As I mentioned in my review of the recently released DVD set, 1998’s Godzilla the Series makes a silk purse out of a sow’s ear, turning the underwhelming American movie into an enjoyable “monster of the week” action cartoon. The two-part premiere figured out a way to make Godzilla into one of the good guys without ever making him feel quite as tame or safe as many of the later Japanese films, the monster design is quite creative, and the character dynamics among the humans is entertaining more often than not.
The opening credits begin with hints at Godzilla’s tremendous size and the fear he instills: the birds taking sudden flight (a nice cinematic shorthand for danger just out of sight), the enormous shadow he casts, the reactions of the panicked populace (all of whom have to crane their necks upwards to look at him), and finally the gargantuan foot just missing TV journalists Audrey Timmons and “Animal” Palotti. The ominous rumbling of the music reinforces that sense of dread, shifting to a low-register repeating figure as Godzilla is finally revealed crossing the East River alongside a car (who, in typical New Yorker fashion, is completely unfazed by a 300-foot tall lizard keeping pace with him). The music reinforces an insistent feeling of danger as Godzilla stalks through the city and takes up residence on top of a skyscraper, announcing his presence with his familiar roar. This entire sequence is surprisingly well-animated, especially the extreme reactions when the crowds see Godzilla off-screen and their smooth movement as they run away.
The intro sequence cuts quickly to introduce the members of H.E.A.T., starting with Dr. Nick Tatopoulos (and to be honest, he looks like kind of a creep with that leer he gives to the camera), moving to the computer hacker Randy, then to Dr. Elsie Chapman and French spy Monique DuPre, and finally to Dr. Mendel Craven and his robotic assistant NIGEL. The character designs are quite effective at communicating each character’s role on the team: Nick is a classic, square-jawed hero. Randy’s more casual clothing signals that he’s the group’s renegade. The distinction between the two women is summed up by Dr. Chapman’s long hair and frumpy sweater, vs. the Monique’s sleek, efficient clothing and haircut, and the fact that Elsie is reading a thick bound volume. Mendel’s lab coat and the fact that he’s fussing with NIGEL signal he’s the big brain. It’s a bit quick to catch all that in the five seconds they’re on screen, but the designs are all good enough that it is possible to take all that in quickly. Notice how the music changes again; still ominous, but less overtly so, signaling that the people we’re looking at are the ones we’re supposed to be rooting for.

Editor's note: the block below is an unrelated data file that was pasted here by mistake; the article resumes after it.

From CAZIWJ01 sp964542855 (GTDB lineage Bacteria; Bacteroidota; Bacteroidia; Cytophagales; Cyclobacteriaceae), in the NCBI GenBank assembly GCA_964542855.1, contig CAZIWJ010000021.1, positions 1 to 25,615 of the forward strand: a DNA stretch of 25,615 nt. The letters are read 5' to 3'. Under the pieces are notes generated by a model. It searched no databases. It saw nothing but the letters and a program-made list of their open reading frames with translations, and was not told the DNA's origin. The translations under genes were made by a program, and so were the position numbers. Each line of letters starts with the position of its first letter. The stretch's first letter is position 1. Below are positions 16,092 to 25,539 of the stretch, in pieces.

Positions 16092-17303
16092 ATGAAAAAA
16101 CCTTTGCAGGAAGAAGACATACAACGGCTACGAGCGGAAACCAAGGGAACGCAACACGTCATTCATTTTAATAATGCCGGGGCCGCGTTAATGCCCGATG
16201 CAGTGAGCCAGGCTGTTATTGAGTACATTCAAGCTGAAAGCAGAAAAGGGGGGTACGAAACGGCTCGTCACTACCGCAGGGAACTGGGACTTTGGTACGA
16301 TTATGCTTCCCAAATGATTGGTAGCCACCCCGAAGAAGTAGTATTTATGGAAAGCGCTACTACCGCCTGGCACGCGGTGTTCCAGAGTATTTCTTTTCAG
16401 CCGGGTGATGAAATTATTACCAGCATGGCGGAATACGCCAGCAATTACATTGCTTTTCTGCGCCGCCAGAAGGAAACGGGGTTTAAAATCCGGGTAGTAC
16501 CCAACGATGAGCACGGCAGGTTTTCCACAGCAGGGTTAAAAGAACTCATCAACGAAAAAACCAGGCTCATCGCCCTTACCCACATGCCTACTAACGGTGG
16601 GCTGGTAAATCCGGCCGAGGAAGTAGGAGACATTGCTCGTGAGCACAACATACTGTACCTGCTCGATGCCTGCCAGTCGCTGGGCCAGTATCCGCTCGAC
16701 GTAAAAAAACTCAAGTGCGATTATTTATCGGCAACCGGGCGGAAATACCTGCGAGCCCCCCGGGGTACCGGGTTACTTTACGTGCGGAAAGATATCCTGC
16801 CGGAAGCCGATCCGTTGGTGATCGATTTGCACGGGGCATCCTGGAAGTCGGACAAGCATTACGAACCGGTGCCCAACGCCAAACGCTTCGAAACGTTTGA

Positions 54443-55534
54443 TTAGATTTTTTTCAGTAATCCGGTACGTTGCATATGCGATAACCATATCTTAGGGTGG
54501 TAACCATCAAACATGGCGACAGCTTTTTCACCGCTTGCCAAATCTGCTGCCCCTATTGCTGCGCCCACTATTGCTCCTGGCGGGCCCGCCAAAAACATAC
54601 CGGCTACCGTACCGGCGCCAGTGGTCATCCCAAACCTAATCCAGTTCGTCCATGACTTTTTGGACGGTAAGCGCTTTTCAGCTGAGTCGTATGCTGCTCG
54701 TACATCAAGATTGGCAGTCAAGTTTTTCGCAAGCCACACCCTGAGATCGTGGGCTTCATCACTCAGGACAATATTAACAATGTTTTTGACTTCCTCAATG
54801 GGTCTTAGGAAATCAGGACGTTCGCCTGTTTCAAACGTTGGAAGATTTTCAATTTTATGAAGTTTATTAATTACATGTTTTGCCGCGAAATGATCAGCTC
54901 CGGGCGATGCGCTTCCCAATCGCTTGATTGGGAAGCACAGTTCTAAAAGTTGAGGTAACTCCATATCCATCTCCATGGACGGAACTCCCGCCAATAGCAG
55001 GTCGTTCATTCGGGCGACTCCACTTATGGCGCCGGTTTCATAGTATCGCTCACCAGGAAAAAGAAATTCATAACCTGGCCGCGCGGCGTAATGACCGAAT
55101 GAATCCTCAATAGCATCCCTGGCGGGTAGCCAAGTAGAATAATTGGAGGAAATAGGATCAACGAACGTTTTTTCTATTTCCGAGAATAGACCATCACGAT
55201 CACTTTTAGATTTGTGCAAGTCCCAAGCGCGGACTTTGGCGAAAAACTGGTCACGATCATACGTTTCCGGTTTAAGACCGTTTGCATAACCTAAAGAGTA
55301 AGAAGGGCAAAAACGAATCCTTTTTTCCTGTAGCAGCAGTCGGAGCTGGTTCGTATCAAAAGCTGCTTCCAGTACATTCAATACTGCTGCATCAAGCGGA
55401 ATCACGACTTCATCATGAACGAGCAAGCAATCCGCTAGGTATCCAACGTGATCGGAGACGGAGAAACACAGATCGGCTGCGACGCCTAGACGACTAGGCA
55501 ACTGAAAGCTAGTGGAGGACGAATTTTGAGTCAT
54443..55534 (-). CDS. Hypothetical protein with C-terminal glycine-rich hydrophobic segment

Now is as good a time as any to point out trivia bits like the fact that creature designer Patrick Tatopoulos’ daughter is supposedly the namesake for Dr. Tatopolous. Godzilla’s prominent jawline was also inspired by Shere Khan in Disney’s The Jungle Book. In a way, Godzilla the Series is a nice return to animation for a character at least partially inspired by a famous animated screen villain.
With the introductions out of the way, the opening credits close out with a lot of good old-fashioned mayhem, set to a building crescendo as the threats become bigger. The military swoops in to attack Godzilla first, signaling how most of the world views the monster as a threat (and also giving us a glimpse at Major Hicks, the last of the series’ regularly recurring characters). The shift to different monsters attacking Godzilla (all in footage recycled from early episodes of the show) tell us that there are more of these monsters out there. These two threads are tied together neatly in the closing images of Godzilla standing in the wreckage of the World Trade Center towers, prepared to defend himself against the Army helicopters buzzing around his head and the crowd of monsters converging on him. The message is clear: Godzilla is the biggest and the baddest of them all, and ready to take on all challengers. The closing title card neatly ties together the entire cast, including Godzilla. The last grace note is the tolling bell under the “developed by” and executive producer credits, which neatly evokes funerals and other bad omens.
These opening credits fall between the coherent short story of G.I. Joe or Batman the Animated Series and the purely impressionistic imagery of Batman Beyond or Cowboy Bebop. This seems fitting, since Godzilla is both the hero and the antagonist of his own story, which is much more difficult to sum up in a minute than the black-and-white, good-vs-evil narratives of G.I. Joe or Batman. I think creatures like Godzilla (and dinosaurs in general) also have staying power, especially among the young, because our fascination is balanced by the strong, primal fight-or-flight reaction triggered by such an obviously fearsome animal. The opening credits manage to incorporate all of the above by splitting the difference between narrative coherence and emotional reaction. It’s the first look at the way the series manages to balance the same elements harmoniously.